The first time I heard about this type of scam was about 2 years ago. An importer noticed that he received emails from “marc0@…” (with a zero at the end) instead of the usual “marco@…”.
A hacker has penetrated the supplier’s email account, created a new email address, and was asking for a deposit higher than previously agreed to. They also sent an invoice that called for payment on a different bank account.
And it seems like this type of scam is on the rise. I heard many similar cases recently, including one instance where over half a million USD was stolen! The bank could trace the origin to one country, then another, then another… and then it was impossible to trace back to the source.
Obviously, many Chinese suppliers have heard of this, too. No later than this morning, I saw this message in a supplier’s signature (in big bold red letters):
(Any E-mail about Change of [their company] company name and bank accounting no.,please confirm with us by phone )
What is the supplier’s responsibility in this case?
I am not a lawyer so I won’t mention legal liability issues. But two things are clear to me:
- The supplier is, arguably, more at fault than the buyer. After all, they didn’t ensure their email system was secure… Or, worse, maybe one of their employees got paid to facilitate that scam… Or maybe they didn’t get hacked and they are pulling this off by themselves after all!
- Chinese suppliers’ lack of professionalism is making this type of scam MUCH easier than it should be. Buyers have gotten used to working with suppliers that issue invoices in the name of another company, that send emails through @163.com or @yahoo.com addresses, and so on. It is so common, few buyers question it. (I wrote about this here).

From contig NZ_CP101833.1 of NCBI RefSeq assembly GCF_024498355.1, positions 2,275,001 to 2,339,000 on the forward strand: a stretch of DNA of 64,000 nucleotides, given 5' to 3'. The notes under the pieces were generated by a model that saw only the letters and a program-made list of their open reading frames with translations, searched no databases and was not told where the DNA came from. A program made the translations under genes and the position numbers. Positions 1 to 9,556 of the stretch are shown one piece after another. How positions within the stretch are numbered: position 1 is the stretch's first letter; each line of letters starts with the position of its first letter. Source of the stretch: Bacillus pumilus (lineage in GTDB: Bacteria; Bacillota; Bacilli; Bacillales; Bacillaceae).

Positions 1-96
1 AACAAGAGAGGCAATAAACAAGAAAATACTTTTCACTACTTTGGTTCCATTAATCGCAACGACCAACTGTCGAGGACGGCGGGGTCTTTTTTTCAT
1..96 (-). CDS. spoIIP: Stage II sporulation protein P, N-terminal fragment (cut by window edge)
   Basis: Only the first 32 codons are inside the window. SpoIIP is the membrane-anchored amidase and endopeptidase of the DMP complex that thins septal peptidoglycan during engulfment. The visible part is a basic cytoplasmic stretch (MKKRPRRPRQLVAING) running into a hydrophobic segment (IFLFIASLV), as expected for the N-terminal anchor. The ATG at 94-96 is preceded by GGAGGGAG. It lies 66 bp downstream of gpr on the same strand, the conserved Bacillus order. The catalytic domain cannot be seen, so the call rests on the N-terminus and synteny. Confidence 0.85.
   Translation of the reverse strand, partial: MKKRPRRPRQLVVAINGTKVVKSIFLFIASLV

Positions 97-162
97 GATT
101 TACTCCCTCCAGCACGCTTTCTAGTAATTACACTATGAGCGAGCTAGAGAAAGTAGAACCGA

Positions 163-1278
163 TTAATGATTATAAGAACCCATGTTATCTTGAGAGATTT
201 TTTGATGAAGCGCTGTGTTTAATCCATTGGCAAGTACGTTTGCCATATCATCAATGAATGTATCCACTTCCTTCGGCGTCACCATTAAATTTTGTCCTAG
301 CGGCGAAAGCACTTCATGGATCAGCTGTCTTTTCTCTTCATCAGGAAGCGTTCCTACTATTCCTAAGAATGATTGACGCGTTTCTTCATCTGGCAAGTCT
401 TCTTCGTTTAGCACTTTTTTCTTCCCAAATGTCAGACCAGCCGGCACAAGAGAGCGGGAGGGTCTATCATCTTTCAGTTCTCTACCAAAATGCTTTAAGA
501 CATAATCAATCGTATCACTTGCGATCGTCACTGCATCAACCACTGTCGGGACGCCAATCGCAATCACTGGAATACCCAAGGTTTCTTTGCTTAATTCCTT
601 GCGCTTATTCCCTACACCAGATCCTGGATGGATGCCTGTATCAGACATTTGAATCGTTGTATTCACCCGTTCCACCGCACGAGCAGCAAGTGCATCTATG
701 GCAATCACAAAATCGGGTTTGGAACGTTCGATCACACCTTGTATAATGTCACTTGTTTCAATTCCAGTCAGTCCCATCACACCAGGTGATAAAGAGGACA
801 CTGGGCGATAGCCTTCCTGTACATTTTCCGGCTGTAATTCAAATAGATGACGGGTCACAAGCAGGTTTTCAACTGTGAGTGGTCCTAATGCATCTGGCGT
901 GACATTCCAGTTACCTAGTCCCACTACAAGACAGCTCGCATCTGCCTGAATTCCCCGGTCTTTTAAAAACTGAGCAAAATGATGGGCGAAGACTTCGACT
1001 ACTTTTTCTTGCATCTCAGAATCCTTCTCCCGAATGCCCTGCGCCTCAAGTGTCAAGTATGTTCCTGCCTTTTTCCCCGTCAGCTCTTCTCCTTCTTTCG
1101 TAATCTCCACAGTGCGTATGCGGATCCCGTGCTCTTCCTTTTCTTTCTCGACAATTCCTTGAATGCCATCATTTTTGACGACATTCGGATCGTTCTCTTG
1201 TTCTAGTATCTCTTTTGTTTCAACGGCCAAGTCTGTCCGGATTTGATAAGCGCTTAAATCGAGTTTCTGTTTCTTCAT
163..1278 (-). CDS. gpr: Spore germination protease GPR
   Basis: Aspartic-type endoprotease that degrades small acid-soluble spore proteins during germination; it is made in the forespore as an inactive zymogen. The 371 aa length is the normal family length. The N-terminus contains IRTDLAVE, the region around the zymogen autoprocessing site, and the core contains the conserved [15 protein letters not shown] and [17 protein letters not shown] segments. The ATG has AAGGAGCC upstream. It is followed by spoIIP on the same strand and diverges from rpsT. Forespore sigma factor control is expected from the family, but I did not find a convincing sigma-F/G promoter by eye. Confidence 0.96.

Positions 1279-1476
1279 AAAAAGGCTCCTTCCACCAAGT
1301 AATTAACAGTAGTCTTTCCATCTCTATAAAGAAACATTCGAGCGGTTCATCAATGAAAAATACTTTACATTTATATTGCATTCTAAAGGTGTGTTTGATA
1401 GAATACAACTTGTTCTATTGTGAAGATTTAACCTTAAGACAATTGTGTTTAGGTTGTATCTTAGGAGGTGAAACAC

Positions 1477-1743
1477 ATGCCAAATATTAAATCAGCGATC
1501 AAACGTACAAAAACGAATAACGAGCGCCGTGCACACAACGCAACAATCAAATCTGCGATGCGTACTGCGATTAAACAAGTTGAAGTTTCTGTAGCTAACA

And, the most important question is…
How to avoid falling victim to this scam?
Dan Harris, over at the China Law Blog, wrote this advice in China Fraud Season Starts Early This Year:
The computer networks of many Chinese companies are not secure. The networks are subject to abuse by employees of the Chinese company and by outsiders. This means that you can NEVER trust an email communication from a Chinese company. Email is inherently insecure in China and you never know with whom you are really dealing when engaging in electronic communication with Chinese companies.
Chinese companies tend to be very loyal to their banks and so you should view with extreme suspicion any request to make a change in the payment bank. You should not even consider following such a request unless the request is made in writing on a revised purchase order stamped with the company seal. Even in that case, it is important to contact someone you know in the company with supervisory authority to ensure that the request is valid. Email requests to make a change should be ignored, but the request should be forwarded to your trusted Chinese company contact for an explanation.
Carefully review all bank account information. Monitor both the name of the payee and the location of the bank. Where the payee is even slightly incorrect, do not pay. Where the location of the bank is in the wrong city or country, do not pay. I have seen cases where foreign buyers paid to bank accounts outside of China to payees with no connection to the seller. These cases were all obvious frauds and the buyers lost their entire payment. I have seen millions of dollars vanish into thin air with this sort of scam. The Chinese parties committing the fraud will explain the need for this irregular payment as part of a plan to hold foreign currency outside of China. This kind of arrangement is no longer required in China. Explanations of this kind are indicia of fraud and should be ignored.
All excellent advice. I would add this: make sure you know several people who work with each of your suppliers. When a weird invoice comes up, or when your contact says “the factory is bankrupt“, you’ll have someone else to call and ask questions to.
Any other tips to avoid this scam?